CONCORD, Mass. - The "Shot heard round the world" hit and killed someone. The man who wrote that line decades later desired a simple burial and instead rests under a massively gaudy headstone.
Concord is best known as the site of the first battle of the American Revolution. Between the Revolutionary War and the Civil War, it was home to a knot of great American writers who wrote elegantly about life and death. Some cast that first fight into a kind of historical amber, from which it has never completely emerged.
Today, the most intriguing sights in the village just north of Boston are all about death and remembrance from the time when the revolution was fresh in people's minds.
Just a half-mile outside of town is the rebuilt North Bridge, now part of the Minute Man National Historical Park. It was on this spot, if not this actual bridge, that on April 19, 1775, colonists first fired with intent to kill on the troops of their king. A showdown in nearby Lexington had resulted in little or no musket fire (depending on your historical source), but as the troops marched on to Concord with the intent to seize a storehouse of weapons, about 400 men faced off against just fewer than 100 British redcoats. The colonials opened fire and at least two of the king's soldiers were killed in the first volleys. In the long retreat back to Boston, waves of rebels harassed the troops. Along the way, 79 British troops were killed while the colonials suffered 39 dead. After Concord, it would be hard, if not impossible, to stop an all-out war. But it would not be until nearly 15 months later that the Declaration of Independence would be issued in Philadelphia.
Next to the bridge is a marker, last revised in 1910, with words drawn from a poem by James Russell Lowe:
Grave of British Soldiers
They came three thousand miles and died,
To keep the past upon its throne:
Unheard, beyond the ocean tide,
Their English Mother made her moan.
April 19, 1775
There's usually a British flag or two placed next to the marker, which now shares the area around the bridge with two statues erected to mark the battle. On the road into town are other markers showing where wounded soldiers expired.
No one did more to create the image of the sturdy yeoman farmer with musket taking on the greatest empire in the world than Ralph Waldo Emerson. In 1837, he wrote "Concord Hymn," which was learned by generations of schoolchildren (though not so many today).
By the rude bridge that arched the flood,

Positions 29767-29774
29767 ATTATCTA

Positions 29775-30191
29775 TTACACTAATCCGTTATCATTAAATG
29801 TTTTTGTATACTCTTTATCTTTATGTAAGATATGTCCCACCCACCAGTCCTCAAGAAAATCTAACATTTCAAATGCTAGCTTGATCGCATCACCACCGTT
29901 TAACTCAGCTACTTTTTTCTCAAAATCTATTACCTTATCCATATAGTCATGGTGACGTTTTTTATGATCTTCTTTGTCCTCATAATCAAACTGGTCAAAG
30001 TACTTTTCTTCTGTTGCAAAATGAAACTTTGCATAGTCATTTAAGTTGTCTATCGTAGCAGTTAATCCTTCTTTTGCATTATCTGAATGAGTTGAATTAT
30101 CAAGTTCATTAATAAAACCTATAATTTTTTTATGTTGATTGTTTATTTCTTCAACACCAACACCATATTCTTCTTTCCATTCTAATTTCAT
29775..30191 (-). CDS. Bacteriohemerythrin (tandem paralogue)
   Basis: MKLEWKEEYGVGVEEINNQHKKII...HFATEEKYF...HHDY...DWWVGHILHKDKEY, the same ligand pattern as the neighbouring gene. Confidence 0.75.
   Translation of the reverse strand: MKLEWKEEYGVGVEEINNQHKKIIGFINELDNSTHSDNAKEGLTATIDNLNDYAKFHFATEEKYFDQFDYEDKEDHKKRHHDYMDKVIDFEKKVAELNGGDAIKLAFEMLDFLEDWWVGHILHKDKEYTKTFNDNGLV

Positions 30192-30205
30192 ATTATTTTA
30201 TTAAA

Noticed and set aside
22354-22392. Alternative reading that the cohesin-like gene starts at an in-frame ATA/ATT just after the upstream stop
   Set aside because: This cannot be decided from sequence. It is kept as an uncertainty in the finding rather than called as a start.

Their flag to April's breeze unfurled,
Here once the embattled farmers stood
And fired the shot heard round the world.
Emerson was the most respected of a group of American writers who lived in and around Concord in the years after the Revolutionary War. They included Henry David Thoreau ("Walden"), Nathaniel Hawthorne ("The House of Seven Gables) and Louisa May Alcott ("Little Women"). All were laid to rest in the Sleepy Hollow cemetery, a bucolic graveyard on a ridge above town.
Sleepy Hollow is the third famous cemetery of the city. The Old Hill Burying Ground, in the center of town, has 500 graves dating to 1677. The South Burying Place is only about 20 years younger and was opened on the south side of the Concord River because of the widely held belief that the dead should not be carried across a river because their souls would be washed away. It has about 300 gravestones, many piled against a wall because of devastating 1938 flood that destroyed much of the grounds. The town's shopping district grew up around the cemetery, giving it the popular name of "Main Street Burying Place."
While both are interesting, the graveyard that draws the most attention is Sleepy Hollow. Burials began here in 1823, but it wasn't until 1855 when the city bought 25 acres of farmland that the spot was consecrated in a ceremony that featured a reading by a member of the cemetery committee: Emerson. The cemetery now holds more than 10,000 graves, including those killed in the Civil War, World War I and World War II. One of its most famous memorials is "Mourning Victory," to commemorate the deaths of three brothers from tiny Concord who died in the Civil War. It was designed by Daniel Chester French, who also created the Minuteman Statue at the North Bridge and the sitting statue of Abraham Lincoln in Washington, D.C.'s Lincoln Memorial. French is buried just behind the Concord memorial he created. No surprise it is on the National Register of Historic Places just for those features alone. But there's more.
Most visitors head to Author's Ridge, home to the surprisingly small headstones of Thoreau, Hawthorne and Alcott, who were all buried around larger family plots. Thoreau fans have a tradition of pushing pencils into the ground in front of his marker, while letters to Alcott can often be found beneath small stones.
Emerson had planned to have a simple headstone, but his status in the city led to the dismissal of his wishes. He's buried beneath a massive hunk of rose quartz more like the ostentatious markers of the long-forgotten bankers and landowners of the area. Like the soldiers whose story was told by Emerson, the great poet himself would have his legacy commemorated by others in ways in which he likely would not have approved.
IF YOU GO:
Minute Man National Historical Park, 978-369-6993 or nps.gov/mima.
Sleepy Hollow Cemetery, Bedford Street, 978-318-3233 or go to concordma.gov and click on "Cemetery Division."
MORE INFO: friendsofsleepyhollowcemetery.org
Gary A. Warner: firstname.lastname@example.orgCopyright © 2015, The Baltimore Sun